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On the Efficiency of Green Trade Policy

  • Ottar MÆstad

    ()

The paper derives conditions for second best environmental policy when there are foreign countries which fail to implement appropriate environmental regulations. It is shown that in such cases, efficiency in the global economy will not be achieved unless domestic environmental regulations are supplemented by trade provisions. The result is independent of whether environmental problems are local or international. Furthermore, when trade provisions are implemented, efficiency requires that domestic environmental taxes are fixed at the Pigouvian tax rate. The results imply that there is an economic rationale for regulating the trade between signatories and non-signatories of international environmental agreements. Efficient trade regulations will either take the form of trade restrictions or trade promotions, depending on whether the environmental problem is created by production or consumption activities, and whether the net import of the relevant commodity is positive or negative. It is argued that an efficient climate agreement, signed by a group of fuel-importing countries (e.g., the OECD countries), should include a subsidy on the import of fossil fuels. Copyright Kluwer Academic Publishers 1998

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File URL: http://hdl.handle.net/10.1023/A:1008283414254
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Article provided by European Association of Environmental and Resource Economists in its journal Environmental and Resource Economics.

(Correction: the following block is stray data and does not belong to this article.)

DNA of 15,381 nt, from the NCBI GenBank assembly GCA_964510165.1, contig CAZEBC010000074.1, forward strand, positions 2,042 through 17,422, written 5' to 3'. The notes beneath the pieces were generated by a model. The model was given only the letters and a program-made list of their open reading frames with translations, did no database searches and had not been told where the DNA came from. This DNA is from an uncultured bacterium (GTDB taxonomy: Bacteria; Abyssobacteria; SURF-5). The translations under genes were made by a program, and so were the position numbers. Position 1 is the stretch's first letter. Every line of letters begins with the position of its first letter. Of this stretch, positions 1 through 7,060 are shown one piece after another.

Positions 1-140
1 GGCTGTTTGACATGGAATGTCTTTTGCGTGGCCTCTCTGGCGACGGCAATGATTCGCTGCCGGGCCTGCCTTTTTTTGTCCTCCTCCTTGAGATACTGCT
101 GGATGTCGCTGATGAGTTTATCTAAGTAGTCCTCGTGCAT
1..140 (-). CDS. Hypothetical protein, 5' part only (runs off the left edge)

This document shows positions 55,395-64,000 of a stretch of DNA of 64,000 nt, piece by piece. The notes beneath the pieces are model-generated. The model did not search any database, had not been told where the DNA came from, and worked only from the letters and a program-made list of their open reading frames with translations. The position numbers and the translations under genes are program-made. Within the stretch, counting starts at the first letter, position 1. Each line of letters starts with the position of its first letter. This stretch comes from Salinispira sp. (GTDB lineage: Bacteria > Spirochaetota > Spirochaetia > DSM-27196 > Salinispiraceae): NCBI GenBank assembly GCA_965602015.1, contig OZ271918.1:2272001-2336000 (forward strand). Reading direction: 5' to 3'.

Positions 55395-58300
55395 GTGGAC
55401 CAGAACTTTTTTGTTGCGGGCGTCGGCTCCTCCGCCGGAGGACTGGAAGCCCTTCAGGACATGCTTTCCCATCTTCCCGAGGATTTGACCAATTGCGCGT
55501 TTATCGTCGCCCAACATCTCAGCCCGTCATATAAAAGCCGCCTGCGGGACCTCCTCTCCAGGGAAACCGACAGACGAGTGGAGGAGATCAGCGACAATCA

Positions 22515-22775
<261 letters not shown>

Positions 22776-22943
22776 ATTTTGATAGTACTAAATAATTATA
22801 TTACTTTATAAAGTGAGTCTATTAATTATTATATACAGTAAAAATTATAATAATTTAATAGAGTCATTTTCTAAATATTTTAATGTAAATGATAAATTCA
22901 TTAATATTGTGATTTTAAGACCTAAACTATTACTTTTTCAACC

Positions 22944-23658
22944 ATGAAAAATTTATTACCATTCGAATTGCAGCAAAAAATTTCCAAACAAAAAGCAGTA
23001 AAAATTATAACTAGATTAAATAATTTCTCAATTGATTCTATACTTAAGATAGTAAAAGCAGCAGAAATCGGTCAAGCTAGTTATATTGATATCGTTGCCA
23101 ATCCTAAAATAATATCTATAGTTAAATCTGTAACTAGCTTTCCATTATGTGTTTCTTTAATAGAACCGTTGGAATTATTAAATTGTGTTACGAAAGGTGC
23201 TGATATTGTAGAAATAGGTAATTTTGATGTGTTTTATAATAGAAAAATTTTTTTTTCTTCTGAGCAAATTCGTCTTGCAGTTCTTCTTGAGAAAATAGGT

Volume (Year): 11 (1998)
Issue (Month): 1 (January)
Pages: 1-18

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Handle: RePEc:kap:enreec:v:11:y:1998:i:1:p:1-18
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  1. Golombek, Rolf & Hagem, Cathrine & Hoel, Michael, 1995. "Efficient incomplete international climate agreements," Resource and Energy Economics, Elsevier, vol. 17(1), pages 25-46, May.
  2. Felder Stefan & Rutherford Thomas F., 1993. "Unilateral CO2 Reductions and Carbon Leakage: The Consequences of International Trade in Oil and Basic Materials," Journal of Environmental Economics and Management, Elsevier, vol. 25(2), pages 162-176, September.
  3. Hoel, M., 1993. "Efficient Climate Policy in the Presence of Free Riders," Memorandum 04/1993, Oslo University, Department of Economics.
  4. Markusen, James R., 1975. "International externalities and optimal tax structures," Journal of International Economics, Elsevier, vol. 5(1), pages 15-29, February.
  5. Carraro, Carlo & Siniscalco, Domenico, 1991. "Strategies for the International Protection of the Environment," CEPR Discussion Papers 568, C.E.P.R. Discussion Papers.
  6. Conrad Klaus, 1993. "Taxes and Subsidies for Pollution-Intensive Industries as Trade Policy," Journal of Environmental Economics and Management, Elsevier, vol. 25(2), pages 121-135, September.
  7. Barrett, Scott, 1990. "The Problem of Global Environmental Protection," Oxford Review of Economic Policy, Oxford University Press, vol. 6(1), pages 68-79, Spring.
  8. Willig, Robert D, 1976. "Consumer's Surplus without Apology," American Economic Review, American Economic Association, vol. 66(4), pages 589-97, September.
  9. Barrett, Scott, 1994. "Self-Enforcing International Environmental Agreements," Oxford Economic Papers, Oxford University Press, vol. 46(0), pages 878-94, Supplemen.
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